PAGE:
I’ve read too many EU stories where the Master is just… boring. A dull, cliche villain with nothing noteworthy to offer. If that’s who he’d been in the TV show, I wouldn’t care about him at all. I mean, conceptually, the Master has never been that unique a villain, which is why it’s vital he written and acted in a compelling and entertaining way. No one likes the Master because he’s a megalomaniac trying to take over the universe—we like him because he’s fun, or because of his relationship with the Doctor, or because the actor makes it work. That’s what got me invested in him when I watched Terror of the Autons. Roger Delgado could completely sell any line he was given and keep you totally hooked. He could do sinister, he could do funny, he could do charming, and he could chew the scenery in a way that never seemed too over the top.

Unfortunately, many writers only focus on his role as an antagonist and write his whole personality around that. But the thing is… I don’t really care about that. I don’t care what his evil plan of the week is, especially when they don’t even give him entertaining plots like deadly plastic daffodils or disguising as a vicar to summon the devil. I’m not interested in watching him simply strut around gloating, serving as nothing more than an obstacle for the Doctor to overcome. But this is how he’s so often used. For example, what prompted my previous post was the recent DWM comic where he meets Twelve. There are a few good moments there, but ultimately it turned out to be rather a let-down. You could have some amazing fun with Delgado and Twelve—so much wonderful banter, little moments of friendship, a bit of angst depending on how you played it, foreshadowing for the Master’s future interactions with Twelve as Missy, etc.—and all that potential is basically wasted. The story is only interested in using him as a one-note antagonist.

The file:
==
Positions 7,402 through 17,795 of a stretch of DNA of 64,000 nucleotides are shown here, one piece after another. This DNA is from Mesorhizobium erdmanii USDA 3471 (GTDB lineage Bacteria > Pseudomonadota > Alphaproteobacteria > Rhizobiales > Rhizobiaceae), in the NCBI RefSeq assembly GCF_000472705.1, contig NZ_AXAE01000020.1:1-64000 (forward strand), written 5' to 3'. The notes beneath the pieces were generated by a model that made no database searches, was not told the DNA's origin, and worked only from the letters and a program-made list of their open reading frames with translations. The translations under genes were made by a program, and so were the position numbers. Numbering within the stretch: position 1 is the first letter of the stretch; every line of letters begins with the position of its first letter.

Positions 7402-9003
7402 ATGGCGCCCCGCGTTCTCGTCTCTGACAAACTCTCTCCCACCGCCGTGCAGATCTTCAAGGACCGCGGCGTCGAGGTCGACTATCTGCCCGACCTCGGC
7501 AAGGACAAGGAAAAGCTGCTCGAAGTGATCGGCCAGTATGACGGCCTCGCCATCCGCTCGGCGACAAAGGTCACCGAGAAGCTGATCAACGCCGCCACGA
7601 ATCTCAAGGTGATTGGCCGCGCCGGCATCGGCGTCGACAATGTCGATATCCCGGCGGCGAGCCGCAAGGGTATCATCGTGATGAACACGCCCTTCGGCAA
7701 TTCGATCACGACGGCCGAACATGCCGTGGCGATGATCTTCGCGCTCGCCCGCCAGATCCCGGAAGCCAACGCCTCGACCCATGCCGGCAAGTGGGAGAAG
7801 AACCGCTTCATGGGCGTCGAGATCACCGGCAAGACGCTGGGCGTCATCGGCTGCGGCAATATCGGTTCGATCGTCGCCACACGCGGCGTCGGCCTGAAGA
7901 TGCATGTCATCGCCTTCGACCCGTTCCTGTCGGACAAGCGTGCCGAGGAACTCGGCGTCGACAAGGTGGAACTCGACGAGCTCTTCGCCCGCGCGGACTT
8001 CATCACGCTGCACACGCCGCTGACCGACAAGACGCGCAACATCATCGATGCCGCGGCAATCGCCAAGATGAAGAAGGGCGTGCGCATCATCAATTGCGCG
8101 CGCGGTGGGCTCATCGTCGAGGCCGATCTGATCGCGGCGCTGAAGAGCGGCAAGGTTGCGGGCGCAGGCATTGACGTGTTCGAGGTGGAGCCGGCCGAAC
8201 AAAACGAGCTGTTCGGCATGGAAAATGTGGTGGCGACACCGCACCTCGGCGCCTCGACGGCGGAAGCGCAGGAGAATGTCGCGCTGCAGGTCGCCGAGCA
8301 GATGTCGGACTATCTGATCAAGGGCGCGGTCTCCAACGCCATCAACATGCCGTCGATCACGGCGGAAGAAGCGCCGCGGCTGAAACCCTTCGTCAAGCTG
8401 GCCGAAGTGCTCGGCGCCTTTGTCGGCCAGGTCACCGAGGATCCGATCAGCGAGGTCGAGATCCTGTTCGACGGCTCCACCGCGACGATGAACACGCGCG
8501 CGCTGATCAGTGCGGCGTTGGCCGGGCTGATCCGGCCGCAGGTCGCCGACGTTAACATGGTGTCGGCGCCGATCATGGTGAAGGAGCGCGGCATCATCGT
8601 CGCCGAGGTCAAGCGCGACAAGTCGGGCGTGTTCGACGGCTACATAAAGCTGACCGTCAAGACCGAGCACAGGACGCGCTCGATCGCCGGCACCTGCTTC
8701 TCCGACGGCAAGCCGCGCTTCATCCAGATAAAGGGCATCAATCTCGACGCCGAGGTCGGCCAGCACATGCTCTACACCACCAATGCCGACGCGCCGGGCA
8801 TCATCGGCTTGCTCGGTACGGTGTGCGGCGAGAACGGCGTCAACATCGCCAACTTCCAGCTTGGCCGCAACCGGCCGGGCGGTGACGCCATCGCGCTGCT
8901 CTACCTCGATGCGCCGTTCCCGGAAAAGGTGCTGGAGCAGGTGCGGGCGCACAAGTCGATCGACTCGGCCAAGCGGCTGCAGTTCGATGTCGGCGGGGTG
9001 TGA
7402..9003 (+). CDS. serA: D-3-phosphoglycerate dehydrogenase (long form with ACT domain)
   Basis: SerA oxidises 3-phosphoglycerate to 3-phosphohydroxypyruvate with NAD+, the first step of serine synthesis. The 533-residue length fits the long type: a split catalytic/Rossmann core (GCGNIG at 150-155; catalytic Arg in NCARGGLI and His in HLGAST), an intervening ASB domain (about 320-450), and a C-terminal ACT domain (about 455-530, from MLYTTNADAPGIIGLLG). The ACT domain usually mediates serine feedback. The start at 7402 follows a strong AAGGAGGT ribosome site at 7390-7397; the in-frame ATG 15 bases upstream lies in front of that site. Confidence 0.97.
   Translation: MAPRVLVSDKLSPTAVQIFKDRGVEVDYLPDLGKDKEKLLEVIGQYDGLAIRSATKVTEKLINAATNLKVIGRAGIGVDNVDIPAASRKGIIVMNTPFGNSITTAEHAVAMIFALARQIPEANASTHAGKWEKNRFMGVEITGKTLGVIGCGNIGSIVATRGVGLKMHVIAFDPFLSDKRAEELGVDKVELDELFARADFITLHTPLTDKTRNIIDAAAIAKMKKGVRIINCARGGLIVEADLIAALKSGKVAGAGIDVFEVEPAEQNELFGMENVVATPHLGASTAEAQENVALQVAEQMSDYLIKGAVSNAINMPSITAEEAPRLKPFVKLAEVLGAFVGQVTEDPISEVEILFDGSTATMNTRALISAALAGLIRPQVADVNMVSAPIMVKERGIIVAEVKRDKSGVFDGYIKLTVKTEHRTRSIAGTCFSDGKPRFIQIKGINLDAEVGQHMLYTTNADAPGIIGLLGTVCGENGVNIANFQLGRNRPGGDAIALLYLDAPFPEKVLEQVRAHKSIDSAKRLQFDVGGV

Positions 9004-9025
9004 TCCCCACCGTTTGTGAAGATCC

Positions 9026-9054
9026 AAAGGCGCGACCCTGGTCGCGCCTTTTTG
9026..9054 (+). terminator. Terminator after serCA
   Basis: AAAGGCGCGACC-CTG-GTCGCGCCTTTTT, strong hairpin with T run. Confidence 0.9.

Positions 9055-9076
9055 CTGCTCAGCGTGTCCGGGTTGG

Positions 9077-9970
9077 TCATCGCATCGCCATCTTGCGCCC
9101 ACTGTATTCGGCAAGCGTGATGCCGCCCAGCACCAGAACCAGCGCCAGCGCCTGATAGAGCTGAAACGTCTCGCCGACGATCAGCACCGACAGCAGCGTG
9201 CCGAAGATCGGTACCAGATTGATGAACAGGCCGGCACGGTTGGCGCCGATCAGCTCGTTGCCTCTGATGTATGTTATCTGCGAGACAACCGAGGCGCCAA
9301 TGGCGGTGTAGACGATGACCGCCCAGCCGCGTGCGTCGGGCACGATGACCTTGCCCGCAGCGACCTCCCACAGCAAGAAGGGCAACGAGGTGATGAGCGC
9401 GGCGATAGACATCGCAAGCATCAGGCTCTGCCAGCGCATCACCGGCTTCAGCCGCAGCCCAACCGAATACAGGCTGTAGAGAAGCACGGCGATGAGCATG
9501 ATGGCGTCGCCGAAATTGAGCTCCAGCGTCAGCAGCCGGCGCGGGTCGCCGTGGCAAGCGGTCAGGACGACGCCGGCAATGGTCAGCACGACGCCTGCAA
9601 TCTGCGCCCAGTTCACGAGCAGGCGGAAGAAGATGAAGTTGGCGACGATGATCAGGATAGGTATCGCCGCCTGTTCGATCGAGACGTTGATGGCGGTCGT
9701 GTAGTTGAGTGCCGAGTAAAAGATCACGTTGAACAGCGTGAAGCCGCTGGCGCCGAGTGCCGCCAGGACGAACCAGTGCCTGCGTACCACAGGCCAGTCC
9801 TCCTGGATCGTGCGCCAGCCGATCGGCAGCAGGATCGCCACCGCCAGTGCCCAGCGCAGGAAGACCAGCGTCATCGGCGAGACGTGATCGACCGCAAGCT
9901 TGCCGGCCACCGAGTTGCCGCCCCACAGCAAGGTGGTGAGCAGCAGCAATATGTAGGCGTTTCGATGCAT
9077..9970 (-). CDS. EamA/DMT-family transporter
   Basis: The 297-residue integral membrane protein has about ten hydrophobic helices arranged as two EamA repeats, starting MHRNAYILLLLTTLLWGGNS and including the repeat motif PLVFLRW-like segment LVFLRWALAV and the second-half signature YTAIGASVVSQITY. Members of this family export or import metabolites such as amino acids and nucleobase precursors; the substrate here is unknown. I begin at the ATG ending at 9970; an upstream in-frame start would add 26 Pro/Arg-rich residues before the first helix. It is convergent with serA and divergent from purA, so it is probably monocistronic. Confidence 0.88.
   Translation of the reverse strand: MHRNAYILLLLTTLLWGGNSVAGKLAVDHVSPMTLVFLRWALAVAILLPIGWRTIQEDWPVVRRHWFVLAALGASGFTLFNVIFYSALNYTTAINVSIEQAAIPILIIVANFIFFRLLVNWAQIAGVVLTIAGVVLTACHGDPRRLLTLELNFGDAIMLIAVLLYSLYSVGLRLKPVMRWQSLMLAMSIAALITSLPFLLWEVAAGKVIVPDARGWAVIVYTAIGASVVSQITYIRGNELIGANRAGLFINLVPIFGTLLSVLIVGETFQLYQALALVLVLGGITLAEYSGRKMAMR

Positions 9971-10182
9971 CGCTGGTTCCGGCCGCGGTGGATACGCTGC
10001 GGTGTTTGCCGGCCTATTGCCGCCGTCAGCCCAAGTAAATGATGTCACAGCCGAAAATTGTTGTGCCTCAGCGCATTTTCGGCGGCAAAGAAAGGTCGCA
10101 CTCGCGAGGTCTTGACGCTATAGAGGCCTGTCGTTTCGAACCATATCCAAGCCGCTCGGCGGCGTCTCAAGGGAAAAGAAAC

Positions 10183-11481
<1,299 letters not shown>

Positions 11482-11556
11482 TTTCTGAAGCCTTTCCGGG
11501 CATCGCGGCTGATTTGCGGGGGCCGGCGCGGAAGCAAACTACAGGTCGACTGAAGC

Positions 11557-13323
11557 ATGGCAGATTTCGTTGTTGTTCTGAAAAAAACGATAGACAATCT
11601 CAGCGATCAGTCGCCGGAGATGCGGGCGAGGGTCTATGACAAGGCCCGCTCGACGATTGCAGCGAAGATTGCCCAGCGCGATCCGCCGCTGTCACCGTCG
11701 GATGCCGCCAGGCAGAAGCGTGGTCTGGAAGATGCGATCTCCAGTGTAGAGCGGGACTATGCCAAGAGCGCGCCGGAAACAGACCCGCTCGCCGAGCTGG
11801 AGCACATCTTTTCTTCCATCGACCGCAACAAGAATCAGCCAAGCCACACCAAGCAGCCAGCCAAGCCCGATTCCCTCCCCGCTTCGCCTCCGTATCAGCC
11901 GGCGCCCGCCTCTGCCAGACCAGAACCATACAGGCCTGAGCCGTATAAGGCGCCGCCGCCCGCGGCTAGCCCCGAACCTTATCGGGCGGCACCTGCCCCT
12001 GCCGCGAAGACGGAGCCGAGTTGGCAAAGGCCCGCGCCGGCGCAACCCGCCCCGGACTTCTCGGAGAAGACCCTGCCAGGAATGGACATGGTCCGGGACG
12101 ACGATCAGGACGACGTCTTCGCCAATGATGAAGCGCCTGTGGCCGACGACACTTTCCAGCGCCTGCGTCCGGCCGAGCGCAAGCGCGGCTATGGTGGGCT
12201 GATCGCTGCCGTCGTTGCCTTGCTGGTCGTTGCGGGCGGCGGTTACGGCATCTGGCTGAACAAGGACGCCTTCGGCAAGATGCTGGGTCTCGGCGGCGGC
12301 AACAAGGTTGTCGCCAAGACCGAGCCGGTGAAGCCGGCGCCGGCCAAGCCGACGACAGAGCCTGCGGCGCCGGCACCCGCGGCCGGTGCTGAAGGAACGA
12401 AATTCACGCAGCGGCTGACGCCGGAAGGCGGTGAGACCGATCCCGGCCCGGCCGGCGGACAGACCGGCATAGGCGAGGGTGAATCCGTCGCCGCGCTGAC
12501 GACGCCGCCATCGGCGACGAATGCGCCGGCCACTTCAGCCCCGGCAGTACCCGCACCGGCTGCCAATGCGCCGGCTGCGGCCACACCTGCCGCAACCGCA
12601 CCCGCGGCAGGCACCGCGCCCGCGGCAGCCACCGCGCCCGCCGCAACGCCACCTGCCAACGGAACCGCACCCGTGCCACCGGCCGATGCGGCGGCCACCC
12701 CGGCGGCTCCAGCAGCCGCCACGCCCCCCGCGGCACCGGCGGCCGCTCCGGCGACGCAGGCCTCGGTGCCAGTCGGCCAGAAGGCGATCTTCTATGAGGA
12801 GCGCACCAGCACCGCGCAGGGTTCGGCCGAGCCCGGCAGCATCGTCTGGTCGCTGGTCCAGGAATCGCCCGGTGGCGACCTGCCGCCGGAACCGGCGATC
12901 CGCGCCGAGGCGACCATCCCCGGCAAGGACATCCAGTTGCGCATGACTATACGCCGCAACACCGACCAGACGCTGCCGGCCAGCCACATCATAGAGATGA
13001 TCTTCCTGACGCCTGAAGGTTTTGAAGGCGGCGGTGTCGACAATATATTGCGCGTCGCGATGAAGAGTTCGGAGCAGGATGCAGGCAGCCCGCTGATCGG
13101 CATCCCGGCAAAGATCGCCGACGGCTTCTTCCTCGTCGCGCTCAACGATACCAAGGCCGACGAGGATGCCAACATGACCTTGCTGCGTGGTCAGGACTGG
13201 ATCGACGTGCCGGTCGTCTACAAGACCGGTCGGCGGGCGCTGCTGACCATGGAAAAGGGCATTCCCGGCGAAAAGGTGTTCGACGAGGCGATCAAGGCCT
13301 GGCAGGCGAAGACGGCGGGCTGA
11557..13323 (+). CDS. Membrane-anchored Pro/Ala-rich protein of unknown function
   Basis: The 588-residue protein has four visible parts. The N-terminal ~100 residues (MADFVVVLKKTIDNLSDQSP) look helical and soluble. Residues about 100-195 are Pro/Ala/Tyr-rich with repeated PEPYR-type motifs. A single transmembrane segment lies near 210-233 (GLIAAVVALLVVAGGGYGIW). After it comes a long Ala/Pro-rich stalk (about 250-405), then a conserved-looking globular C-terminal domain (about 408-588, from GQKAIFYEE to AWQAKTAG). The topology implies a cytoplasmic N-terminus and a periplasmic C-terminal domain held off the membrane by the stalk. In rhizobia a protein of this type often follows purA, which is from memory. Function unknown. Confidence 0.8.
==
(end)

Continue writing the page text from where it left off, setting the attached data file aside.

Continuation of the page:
The thing is, villainy isn’t actually the Master’s best/strongest trait. As an antagonist he’s rarely all that threatening. If that’s the primary aspect of him you play up, he’s going to get boring very quickly, and it will make the moments when you should play up his villainy less effective. This is something Moffat got right with Gomez, by establishing her first as a villain, but then using her as an uneasy ally (which was always a fun part of many Master stories in the Third Doctor’s era) and thus adding another layer to her characterisation, but ultimately keeping her darker nature intact with moments like her trying to make the Doctor kill Clara.

That’s what makes the lighter side to Delgado’s personality so important, because it contrasts wonderfully with his terrible actions. Not only does his charm make us like him, but it makes watching him murder people all the more unsettling. Something that bugged me in the comic was a scene where Twelve remarks, “I’m always angry in this body!” while he’s confronting the Master, and the Master replies, “Intoxicating, isn’t it?” which doesn’t really make sense, because Delgado wasn’t prone to anger at all. He has occasional flashes of anger that pass quickly rather than being constantly moody. If you study the way he interacts with his henchmen, you’ll notice he’s frequently very lenient with them when they mess up—usually just a brief “you incompetent fools!” telling off, and then he sends them off on another task. He would probably have more success if he weren’t so congenial towards them.

It’s not that he actually cares about any of them, of course, he just knows that sometimes people are more likely to do what they’re told if you ask nicely, and he does enjoy playing the smooth, dignified, impeccably polite gentleman. If you’re going to work for an incarnation of the Master (which is a bad career move that has a 99% mortality rate, so I wouldn’t advise it), go for Delgado. He’ll still kill you, but at least he’ll treat you well until then.

An important thing about Delgado is that he doesn’t have the same desperation or darkness to him that later Masters have, because at this point he hasn’t been through all the ordeals they have. He hasn’t struggled to stay alive in a decaying body or fought in the Time War or any of that. Life is still mostly a game to him, one he thoroughly enjoys playing (especially with the Doctor), so he’s not all that put out if he loses a few rounds. He’s just having a good time doing what he does. Sometimes he messes up really badly and that shakes him a bit, but as long as the Doctor’s around to fix things it’s all good, right? At this point he still genuinely believes that he can do anything, control any terrible force from the dawn of the universe that he chooses to summon, and make anyone do what he wants and see things his way, just because his will is just that strong and he’s that awesome.